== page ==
Two recent cases from southern California provide insight into the identity of those who smuggle drugs across the international boundary between Mexico and the United States. More importantly they highlight how the ludicrous “war on drugs” produces casualties of many sorts.

Nov 14, 2012
Joseph Nevins

As talk of "comprehensive immigration reform" resurfaces, remembering Ronald Reagan—and the 1986 Immigration Reform and Control Act (IRCA)—reminds us just how radically the discussion surrounding immigration and boundary enforcement has shifted in a restrictionist direction in a short time. It also serves as a warning as to the potential pitfalls immigrant and border community advocates must avoid in the present day.

Oct 17, 2012
Joseph Nevins

On October 10, a U.S Border Patrol agent shot through an opening in the boundary wall and killed José Antonio Elena Rodriguez, 16, in Nogales, Sonora. While the circumstances surrounding the incident remain fuzzy, the shooting appears to have been both unnecessary and easily avoidable. Moreover, it highlights the urgent need to de-escalate the multifaceted “war” in the borderlands and to demilitarize the region.

Aug 22, 2012
Joseph Nevins

From the Dominican-Haitian borderlands to Ireland, the United States is internationalizing its boundary policing. In the process, the U.S. Department of Homeland Security is creating the 21st century boundary, one that involves enrolling other countries in U.S. enforcement practices.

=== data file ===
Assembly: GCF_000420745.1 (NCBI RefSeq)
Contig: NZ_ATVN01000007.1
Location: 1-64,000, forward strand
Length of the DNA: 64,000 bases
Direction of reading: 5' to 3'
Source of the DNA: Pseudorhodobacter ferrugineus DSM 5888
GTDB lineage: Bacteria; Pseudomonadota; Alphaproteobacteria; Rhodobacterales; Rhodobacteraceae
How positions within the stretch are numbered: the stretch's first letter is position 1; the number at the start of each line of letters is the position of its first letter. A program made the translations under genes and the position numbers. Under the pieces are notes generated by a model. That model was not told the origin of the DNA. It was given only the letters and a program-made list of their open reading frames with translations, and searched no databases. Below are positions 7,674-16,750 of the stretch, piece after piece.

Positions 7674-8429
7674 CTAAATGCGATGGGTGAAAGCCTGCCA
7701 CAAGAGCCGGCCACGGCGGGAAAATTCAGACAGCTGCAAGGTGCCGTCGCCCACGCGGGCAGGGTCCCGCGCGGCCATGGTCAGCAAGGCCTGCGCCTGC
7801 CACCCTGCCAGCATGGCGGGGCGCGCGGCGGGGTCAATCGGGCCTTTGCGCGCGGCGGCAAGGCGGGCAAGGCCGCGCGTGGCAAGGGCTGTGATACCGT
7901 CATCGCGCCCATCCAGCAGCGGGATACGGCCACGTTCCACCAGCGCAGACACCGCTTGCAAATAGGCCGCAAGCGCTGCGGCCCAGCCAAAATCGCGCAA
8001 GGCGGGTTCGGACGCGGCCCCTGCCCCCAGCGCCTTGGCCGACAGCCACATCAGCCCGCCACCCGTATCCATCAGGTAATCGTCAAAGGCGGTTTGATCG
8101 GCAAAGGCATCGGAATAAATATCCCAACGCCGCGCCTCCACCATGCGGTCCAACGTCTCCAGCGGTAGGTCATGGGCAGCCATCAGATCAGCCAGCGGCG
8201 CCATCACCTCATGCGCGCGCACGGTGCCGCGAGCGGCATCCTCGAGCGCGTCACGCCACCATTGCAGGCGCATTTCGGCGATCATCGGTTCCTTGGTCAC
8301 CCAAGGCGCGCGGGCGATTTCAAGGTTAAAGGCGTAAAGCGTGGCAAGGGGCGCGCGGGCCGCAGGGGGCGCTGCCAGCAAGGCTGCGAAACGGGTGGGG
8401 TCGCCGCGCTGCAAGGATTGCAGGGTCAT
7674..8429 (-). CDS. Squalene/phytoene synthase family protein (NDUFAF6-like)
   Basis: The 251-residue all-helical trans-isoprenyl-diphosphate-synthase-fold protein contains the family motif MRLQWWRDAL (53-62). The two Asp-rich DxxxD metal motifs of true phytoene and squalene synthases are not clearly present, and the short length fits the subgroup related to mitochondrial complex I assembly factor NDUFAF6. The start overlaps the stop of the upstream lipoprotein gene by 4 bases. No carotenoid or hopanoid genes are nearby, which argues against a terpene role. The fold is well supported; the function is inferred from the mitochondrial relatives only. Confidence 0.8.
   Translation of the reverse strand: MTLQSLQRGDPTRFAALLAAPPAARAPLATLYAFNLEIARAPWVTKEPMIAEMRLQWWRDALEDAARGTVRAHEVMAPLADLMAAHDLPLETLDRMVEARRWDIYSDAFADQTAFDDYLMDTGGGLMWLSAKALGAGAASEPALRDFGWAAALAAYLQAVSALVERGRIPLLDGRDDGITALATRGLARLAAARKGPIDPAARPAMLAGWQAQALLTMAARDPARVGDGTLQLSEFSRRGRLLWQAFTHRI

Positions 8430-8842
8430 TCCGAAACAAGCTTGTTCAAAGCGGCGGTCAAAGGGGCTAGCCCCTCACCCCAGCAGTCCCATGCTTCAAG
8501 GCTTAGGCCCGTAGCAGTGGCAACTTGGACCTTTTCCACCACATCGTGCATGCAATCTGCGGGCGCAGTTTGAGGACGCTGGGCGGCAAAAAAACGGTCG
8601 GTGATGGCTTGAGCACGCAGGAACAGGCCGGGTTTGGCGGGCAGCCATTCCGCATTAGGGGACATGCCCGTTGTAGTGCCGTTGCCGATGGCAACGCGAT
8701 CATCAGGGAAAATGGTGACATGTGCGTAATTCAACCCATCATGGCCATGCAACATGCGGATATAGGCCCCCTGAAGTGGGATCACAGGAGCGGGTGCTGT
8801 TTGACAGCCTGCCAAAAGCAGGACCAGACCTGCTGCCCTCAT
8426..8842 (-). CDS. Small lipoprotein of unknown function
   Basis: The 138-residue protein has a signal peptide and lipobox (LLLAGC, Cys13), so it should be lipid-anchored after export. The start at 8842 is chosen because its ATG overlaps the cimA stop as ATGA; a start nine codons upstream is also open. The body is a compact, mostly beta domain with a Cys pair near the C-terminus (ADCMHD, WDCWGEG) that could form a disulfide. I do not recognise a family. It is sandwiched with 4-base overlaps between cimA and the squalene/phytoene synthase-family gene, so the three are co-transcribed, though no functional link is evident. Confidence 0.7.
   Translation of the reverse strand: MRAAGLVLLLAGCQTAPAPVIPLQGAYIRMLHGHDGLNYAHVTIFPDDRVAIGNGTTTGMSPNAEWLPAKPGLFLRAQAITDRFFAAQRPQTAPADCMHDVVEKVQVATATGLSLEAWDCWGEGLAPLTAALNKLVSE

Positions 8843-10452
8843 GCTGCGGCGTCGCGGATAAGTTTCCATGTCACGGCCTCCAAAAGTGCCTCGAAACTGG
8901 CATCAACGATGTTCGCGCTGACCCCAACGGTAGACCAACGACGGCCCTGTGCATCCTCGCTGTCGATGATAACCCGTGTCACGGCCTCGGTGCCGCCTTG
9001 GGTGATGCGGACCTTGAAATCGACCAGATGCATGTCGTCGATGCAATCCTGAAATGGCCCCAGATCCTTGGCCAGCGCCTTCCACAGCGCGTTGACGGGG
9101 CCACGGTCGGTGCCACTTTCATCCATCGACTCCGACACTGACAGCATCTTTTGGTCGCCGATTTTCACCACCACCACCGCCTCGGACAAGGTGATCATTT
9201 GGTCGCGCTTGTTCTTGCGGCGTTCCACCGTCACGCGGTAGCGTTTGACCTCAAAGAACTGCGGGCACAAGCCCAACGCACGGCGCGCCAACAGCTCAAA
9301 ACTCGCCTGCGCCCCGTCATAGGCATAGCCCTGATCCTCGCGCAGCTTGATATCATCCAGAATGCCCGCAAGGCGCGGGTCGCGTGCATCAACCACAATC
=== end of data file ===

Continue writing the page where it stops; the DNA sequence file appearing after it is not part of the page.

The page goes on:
Jul 3, 2012
Joseph Nevins

On the late afternoon of Saturday, June 30, members of the Mexican community of greater New York City gathered in Manhattan’s Union Square and cast their ballots in a a symbolic vote for the country’s president. The action illustrates the dynamic nature of the U.S.-Mexico border region, while serving as a manifestation of the ongoing struggle to define it.

Jun 22, 2012
Joseph Nevins

The widespread approval of the Obama administration's recently announced immigration policy initiative—and the profound joy felt by large numbers of unauthorized migrants and their allies and advocates in the United States—is understandable in many ways. But the happiness should not cloud our collective ability to see the serious limits to Obama’s policy change nor, more importantly, dilute energies pushing for more far-ranging transformation of a fundamentally unjust system.

Jun 13, 2012
Joseph Nevins

While the Obama administration made promises last year to focus its “removal” efforts on those who pose dangers to national security and public safety, the overall number of deportations remains very high. The outcome is illustrative of how the deportation machine functions: if it can’t find “bad” migrants to send into exile, it simply produces them.

Jun 6, 2012
Joseph Nevins

Small towns and cities in Washington State may seem like unlikely places for abuses by the Border Patrol, but that is what has emerged there as the agency's presence in the U.S.-Canada borderlands has grown dramatically over the last several years. The situation presents significant challenges for the wellbeing of families and communities in the area, and for civil and human rights more broadly.

May 3, 2012
Joseph Nevins

As the presence of drone in the U.S. borderlands becomes more pronounced, important lessons are to be drawn—from abroad and within the United States—regarding potential dangers ahead. They highlight the need to vigorously contest the the Department of Homeland Security's use of remotely-piloted aircraft for purposes of policing the border region.

Apr 25, 2012
Joseph Nevins

Video footage and eyewitness accounts demonstrating how U.S. federal agents brutally beat Anastasio Hernández Rojas, tased him five times, and ultimately killed him in May 2010—all while he lay on the ground with his arms handcuffed—are calling for accountability. 

Mar 28, 2012
Joseph Nevins